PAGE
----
By Eileen Register, English teacher and author of Adrianna and the Grisholm County Chronicles series.
Sometimes I really hate being an English teacher! Before I went to college and earned my BA in English Education, I enjoyed reading much more than I do now. Why? It’s because I wasn’t as concerned with how the author of a book wrote as I was about what they wrote. I could delve into the story and never give a second thought to whatever grammar and punctuation errors there might be in the book. Of course, I’d notice gross errors, but the little things didn’t bother me. Now they do.
When I was in elementary school, we studied verbs, nouns, adjectives, adverbs, and all that kind of stuff, and it wasn’t all that painful, as far as I can remember. (Let’s face it, though…at my age, I don’t remember all that much about elementary school, except for the popsicles we could buy for a nickel or dime while waiting for the afternoon bus ride home. Oh, and I DO remember that really cool sixth grade teacher I had – very tall, very handsome, and a very good teacher – that sums up Mr. Rose.)
As the years passed, I remember writing, lots of writing, and I loved it. I think the mechanics of writing were instilled in us back then by rote memory as well as a stern hand on the blackboard and a lot of red ink on our assignments. Most of it came naturally, though, for me. I loved reading, so the rules of grammar seemed to grow with me as my repertoire of books grew. I even delved into Shakespeare in eighth grade, reading “Romeo and Juliet” and doing a report on it that earned me an A- for grammar (I had a few misplaced modifiers, which we hadn’t even studied about yet.) and an A for content – the teacher said I did a better job on it than her students in the senior class who were studying Shakespeare. That’s when I knew I wanted to be a writer (and a brain surgeon, but I soon found out that Science and Math were not my fortes, so that dream never came to fruition).
In the next few weeks, I’m going to write a few BLOG entries about proper grammar and writing mechanics. I’ll discuss such things as subject/verb agreement, adverbs (don’t forget the –ly), unclear antecedents (too many pronouns, not enough nouns), sentence structures, split infinitives (how to not do that), proper word usage, and punctuation. I’m sure that as I write the entries, I’ll come up with a few other errors writers are guilty of (including me – even an English teacher screws up sometimes). Let’s try that last sentence again since I ended with a preposition: I’m sure that as I write, I’ll come up with a few other errors of which writers are guilty. (Gosh, that sounds awkward!)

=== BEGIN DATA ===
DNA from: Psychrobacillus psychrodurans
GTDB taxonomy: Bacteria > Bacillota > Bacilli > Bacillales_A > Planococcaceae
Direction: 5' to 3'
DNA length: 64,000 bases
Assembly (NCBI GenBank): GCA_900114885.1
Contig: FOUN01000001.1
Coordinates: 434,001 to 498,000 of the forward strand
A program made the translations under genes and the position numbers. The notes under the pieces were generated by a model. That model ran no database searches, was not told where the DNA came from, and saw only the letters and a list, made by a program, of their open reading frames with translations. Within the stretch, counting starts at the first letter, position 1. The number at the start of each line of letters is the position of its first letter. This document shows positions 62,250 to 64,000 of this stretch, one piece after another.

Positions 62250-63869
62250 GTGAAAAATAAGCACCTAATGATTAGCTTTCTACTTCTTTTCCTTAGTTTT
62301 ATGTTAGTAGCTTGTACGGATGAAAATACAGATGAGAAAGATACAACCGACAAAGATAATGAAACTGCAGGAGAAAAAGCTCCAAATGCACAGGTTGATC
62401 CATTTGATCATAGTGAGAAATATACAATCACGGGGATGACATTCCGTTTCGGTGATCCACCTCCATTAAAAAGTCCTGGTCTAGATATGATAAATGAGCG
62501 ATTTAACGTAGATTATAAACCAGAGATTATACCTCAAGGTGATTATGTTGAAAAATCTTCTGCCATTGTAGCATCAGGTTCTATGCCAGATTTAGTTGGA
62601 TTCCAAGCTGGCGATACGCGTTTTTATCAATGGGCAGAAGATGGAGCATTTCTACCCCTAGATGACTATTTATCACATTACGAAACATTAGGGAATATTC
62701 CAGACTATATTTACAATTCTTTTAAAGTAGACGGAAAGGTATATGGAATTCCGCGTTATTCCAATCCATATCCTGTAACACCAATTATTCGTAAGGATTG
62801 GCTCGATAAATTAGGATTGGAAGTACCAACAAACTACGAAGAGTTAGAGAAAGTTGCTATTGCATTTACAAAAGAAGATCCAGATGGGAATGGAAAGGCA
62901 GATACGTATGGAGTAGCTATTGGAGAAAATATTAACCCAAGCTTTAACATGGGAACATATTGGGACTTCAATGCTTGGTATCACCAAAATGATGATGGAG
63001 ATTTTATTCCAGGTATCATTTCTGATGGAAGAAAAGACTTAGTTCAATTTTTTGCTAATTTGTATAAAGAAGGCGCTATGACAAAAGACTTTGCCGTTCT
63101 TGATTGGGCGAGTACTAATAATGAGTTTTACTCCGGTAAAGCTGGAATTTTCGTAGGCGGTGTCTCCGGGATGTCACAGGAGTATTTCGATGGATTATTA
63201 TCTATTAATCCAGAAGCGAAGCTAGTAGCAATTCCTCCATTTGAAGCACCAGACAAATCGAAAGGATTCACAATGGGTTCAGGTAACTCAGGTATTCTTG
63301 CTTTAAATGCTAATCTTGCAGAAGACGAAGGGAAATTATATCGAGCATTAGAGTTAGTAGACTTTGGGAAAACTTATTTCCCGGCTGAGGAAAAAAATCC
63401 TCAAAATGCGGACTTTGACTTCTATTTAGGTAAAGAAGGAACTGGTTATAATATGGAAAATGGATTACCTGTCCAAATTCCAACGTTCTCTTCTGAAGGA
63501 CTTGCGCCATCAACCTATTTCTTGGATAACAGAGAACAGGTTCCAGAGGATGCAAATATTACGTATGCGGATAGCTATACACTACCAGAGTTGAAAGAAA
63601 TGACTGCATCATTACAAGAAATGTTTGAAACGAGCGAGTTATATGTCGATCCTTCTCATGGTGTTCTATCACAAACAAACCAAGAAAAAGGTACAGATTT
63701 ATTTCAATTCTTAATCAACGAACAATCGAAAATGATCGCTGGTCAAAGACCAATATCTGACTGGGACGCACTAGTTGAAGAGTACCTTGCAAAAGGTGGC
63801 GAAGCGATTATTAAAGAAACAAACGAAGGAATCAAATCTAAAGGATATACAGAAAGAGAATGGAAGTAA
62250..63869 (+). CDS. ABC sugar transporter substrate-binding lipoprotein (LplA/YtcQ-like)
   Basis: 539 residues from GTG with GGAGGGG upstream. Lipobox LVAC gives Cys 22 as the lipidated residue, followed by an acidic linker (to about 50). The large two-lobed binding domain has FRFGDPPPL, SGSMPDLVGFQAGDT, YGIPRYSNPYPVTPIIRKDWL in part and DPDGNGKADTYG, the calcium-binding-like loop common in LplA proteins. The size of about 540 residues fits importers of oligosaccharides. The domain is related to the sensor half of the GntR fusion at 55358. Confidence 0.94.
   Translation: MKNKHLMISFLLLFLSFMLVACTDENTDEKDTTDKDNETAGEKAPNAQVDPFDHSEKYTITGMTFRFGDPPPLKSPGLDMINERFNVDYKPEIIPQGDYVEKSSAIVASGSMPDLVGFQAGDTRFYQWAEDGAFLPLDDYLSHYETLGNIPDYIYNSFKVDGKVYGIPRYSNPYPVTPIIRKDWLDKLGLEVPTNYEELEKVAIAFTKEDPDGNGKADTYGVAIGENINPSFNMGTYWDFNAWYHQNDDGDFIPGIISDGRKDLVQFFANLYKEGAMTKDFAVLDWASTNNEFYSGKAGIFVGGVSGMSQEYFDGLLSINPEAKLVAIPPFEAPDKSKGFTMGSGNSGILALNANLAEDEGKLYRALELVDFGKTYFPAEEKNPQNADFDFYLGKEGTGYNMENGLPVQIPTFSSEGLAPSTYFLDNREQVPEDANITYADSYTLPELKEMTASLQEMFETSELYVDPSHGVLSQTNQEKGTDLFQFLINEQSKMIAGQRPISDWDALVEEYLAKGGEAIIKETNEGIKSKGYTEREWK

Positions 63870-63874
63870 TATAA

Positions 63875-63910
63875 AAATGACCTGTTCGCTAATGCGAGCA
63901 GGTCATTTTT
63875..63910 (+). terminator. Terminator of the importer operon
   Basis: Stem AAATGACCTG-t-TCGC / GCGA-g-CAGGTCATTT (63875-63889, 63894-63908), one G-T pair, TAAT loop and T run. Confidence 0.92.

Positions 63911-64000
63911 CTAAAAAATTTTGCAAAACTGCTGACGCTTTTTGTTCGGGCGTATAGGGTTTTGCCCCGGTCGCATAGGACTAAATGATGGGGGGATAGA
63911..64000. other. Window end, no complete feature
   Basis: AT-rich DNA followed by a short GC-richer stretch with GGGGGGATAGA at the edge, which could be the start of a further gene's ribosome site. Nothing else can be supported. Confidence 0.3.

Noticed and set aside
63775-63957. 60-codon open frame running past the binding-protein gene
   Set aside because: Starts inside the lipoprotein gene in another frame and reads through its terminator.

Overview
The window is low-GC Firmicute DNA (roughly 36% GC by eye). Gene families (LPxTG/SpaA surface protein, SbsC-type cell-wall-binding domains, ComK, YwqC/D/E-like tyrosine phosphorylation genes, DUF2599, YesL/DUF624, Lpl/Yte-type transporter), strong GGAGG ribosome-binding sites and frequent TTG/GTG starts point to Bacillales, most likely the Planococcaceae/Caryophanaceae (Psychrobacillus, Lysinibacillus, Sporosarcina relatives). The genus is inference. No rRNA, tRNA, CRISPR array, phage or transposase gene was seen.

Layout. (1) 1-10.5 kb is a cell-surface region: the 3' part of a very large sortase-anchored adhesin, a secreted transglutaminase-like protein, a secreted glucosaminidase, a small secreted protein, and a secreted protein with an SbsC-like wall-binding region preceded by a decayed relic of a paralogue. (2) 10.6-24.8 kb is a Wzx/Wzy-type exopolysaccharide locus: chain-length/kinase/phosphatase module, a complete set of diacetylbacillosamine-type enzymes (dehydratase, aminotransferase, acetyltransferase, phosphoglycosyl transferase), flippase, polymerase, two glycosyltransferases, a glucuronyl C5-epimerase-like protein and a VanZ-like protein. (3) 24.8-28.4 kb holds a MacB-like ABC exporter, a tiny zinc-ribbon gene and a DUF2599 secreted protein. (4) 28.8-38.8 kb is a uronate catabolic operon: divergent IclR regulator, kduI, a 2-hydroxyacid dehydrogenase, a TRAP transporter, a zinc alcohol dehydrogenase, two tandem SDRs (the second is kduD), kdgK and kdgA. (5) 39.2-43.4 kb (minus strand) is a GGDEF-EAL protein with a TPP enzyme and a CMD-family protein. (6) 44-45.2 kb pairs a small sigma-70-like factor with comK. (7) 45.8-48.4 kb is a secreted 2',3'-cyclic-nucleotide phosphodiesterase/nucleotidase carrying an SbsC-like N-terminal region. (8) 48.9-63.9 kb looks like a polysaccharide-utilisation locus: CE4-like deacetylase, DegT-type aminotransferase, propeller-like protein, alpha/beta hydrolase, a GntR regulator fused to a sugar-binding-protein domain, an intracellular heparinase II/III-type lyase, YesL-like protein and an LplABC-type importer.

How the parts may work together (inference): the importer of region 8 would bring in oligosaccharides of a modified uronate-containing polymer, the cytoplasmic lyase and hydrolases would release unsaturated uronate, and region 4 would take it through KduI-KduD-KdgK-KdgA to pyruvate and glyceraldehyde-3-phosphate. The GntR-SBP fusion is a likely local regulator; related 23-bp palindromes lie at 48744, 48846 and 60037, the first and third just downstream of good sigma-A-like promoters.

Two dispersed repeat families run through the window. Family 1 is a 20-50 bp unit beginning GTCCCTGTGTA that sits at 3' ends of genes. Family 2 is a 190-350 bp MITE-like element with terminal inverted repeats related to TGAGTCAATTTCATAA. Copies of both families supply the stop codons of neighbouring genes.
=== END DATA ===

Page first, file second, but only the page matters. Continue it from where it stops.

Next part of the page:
One advantage authors of fiction have is that we can get away with a lot more improper grammar than those who write non-fiction, especially essayists and writers of text books. I use a lot of dialogue in my writing, so I get to break all the rules – nobody talks the same in casual conversation as we are taught to write in formal essays and such.
So here I go…I’ll try not to make grammar too boring, and I hope my efforts will help authors write better books. If you’re like me, you don’t have a lot of trouble figuring out the story you want to tell, the characters you want to create, and the scenes where things happen. That’s why we are writers. Polishing our words is a bit more challenging. Let’s meet that challenge together.
(By the way, if you noticed that I incorrectly use only one space after the periods at the ends of sentences, you’ve got a sharp eye. You’re also totally correct about that. In the day of electronic books, though, using double spaces at the end of sentences messes with the programming that converts our manuscripts into E-books. Because of this, I have noticed that paperbacks and hardcover books often skip that second space, too. I guess this is one punctuation rule that is changing, and I, for one, don’t give a rat’s patoot about it anymore. After having to go through entire books removing those extra spaces before publishing them as E-books, I’ve decided to take the easy road. The one suggestion I have regarding the two-space rule is: Be consistent. Don’t switch from the two-space side of the argument to the one-space side in the same piece of writing. If you choose to do it one way, stick with it.)
C U L8r! (Oh, I hate all the abbreviations we use in texting! How will our books and other writing look in ten years if today’s kids never learn how to write a proper sentence?)